We like better the act with which Margaret began the day. It is more genuinely kind. "When it was morning," says her biographer, 2 she rose from bed and devoted a considerable time to prayer and the reading of the Psalms, and while reading the Psalms she performed the following work of mercy. She ordered that nine little orphans utterly destitute should be brought in to her at the first hour of the day, and that some soft food, such as children at that tender age like, should daily be prepared for them." When these children had been duly fed, there followed the gathering of three hundred people into the royal hall, and when they had been seated at table, "the king on the one side," says Bishop Turgot, "and the queen on the other waited upon Christ in the person of His poor, and served them with food and drink." Queen Margaret was a punctual observer of "holy days," and passed their hours in the prescribed litanies of the "Holy Trinity," the "Holy Cross," and "Holy Mary," as also in the recital of the Psalter, and in the hearing of five or six masses. After these prolonged services she again "waited on twenty-four poor people, whom she fed." 3 Her fasts were frequent and very rigorous; in fact she weakened and ultimately broke her constitution by her abstinences.

There is much artificiality and toil in all this; but as regards the good accomplished, it comes to very little in the end. The power and grandeur of a life spring out of the principles on which it is founded. The man who plants at the foundation of society some great principle which is a permanent cure of its evils—some principle which regenerates the society as a whole, and not merely benefits a few of its members—is the real benefactor. Margaret’s good deeds were local and temporary alleviations, not lasting reforms. They were a drop in the bucket of Scotland’s necessities, and they were counterbalanced a hundredfold by the evil she initiated when she planted at the heart of the Scottish nation a principle which was at war with all the elevating forces which till her day had been acting on the country. She turned Scotland backwards.

By and by Margaret took in hand weightier matters than the distribution of the palace alms. She essayed to act the role of the national reformer. Scotland needed a reformation; it was the true idea. This alone would bring back the grand Scotland of the Columban age. Margaret might deal out alms to all the beggars in her husband’s dominions. She might wash the feet of every vagrant in the kingdom: what better would Scotland be? The next day or the next year would bring more beggars and more vagrants. She was but rolling the stone of Sisyphus. What Scotland needed was to have its dying lamp relit, that the men who were stumbling in the dark might see where their happiness lay, and find their road to it. Margaret, in her mistaken zeal, was more likely to put that lamp out than rekindle it.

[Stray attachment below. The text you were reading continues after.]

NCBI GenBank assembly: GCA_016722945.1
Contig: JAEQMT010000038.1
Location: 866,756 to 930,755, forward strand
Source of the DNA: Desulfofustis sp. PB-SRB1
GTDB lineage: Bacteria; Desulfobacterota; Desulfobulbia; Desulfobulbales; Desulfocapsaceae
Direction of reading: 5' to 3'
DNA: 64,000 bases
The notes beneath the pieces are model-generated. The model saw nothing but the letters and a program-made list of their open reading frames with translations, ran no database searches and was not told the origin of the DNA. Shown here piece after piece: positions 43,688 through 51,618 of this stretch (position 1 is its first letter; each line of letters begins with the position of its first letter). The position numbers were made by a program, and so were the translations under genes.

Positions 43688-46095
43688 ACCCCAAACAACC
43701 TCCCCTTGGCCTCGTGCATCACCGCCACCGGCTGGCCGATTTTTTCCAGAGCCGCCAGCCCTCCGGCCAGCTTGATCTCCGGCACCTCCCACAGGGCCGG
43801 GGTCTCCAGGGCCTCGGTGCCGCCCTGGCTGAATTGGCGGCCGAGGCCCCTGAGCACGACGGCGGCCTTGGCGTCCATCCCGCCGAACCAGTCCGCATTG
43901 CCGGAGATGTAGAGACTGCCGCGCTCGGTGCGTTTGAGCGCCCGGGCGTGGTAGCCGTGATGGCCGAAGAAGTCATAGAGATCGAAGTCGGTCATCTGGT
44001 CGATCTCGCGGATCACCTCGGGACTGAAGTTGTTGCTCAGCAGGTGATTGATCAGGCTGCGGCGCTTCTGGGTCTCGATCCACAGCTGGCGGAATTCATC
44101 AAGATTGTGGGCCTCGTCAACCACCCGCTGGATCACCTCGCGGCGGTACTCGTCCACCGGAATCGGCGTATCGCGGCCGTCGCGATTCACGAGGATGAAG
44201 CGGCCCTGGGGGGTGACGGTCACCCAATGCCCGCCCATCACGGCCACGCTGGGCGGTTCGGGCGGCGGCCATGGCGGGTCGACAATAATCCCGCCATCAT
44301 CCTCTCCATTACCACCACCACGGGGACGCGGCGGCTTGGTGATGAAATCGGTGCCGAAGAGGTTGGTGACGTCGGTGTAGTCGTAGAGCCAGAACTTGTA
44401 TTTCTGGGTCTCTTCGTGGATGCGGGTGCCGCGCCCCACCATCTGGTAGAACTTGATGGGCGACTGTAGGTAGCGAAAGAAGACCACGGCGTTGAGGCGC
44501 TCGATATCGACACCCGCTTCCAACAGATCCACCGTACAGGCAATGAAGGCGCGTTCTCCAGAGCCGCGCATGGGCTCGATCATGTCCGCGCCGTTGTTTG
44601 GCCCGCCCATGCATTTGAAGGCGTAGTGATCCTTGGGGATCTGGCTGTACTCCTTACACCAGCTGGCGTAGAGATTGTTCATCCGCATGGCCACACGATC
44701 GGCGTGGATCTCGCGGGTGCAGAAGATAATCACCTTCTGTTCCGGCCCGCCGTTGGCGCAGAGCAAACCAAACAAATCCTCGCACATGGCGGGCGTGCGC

Nevertheless the Queen of Malcolm Canmore put her hand to the work of reforming the Scottish Church. We return to the council in the Palace of Dunfermline, convoked by her husband’s orders, to "travail" in this matter. It was composed of a few Culdee pastors on the one side, and three English ecclesiastics on the other, chosen and dispatched by Lanfranc, Archbishop of Canterbury, at Margaret’s request.4 The archbishop, himself a learned disputant, knew the right men to send on a mission of this sort, where a kingdom was to be won to the papal interest. The Queen came to the front in the debate, but as she could speak only Saxon, and the Culdees understood no language but Gaelic, Malcolm, who could speak both languages with equal facility, acted as interpreter. The conference lasted three days. Margaret soon let it be seen that what she aimed at was a reformation on the model of Canterbury, that is of Rome. The restoration of the ancient Scottish Church was not what she desired. What she sought and hoped to accomplish was rather its overthrow, and the erection of a foreign ecclesiasticism in its room. "Observing," says Bishop Turgot, "that may practices existed among the Scottish nation which were contrary to the rule of the right faith, and the holy customs of the universal church, she caused frequent councils to be held, in order that by some means or other she might, through the gift of Christ, bring back into the way of truth those who had gone astray. Among these councils the most important is that in which for three days she, with a very few of her friends, combated the defenders of a perverse system with the sword of the Spirit, that is to say, with the Word of God. It seemed as if a second Helena were there present."5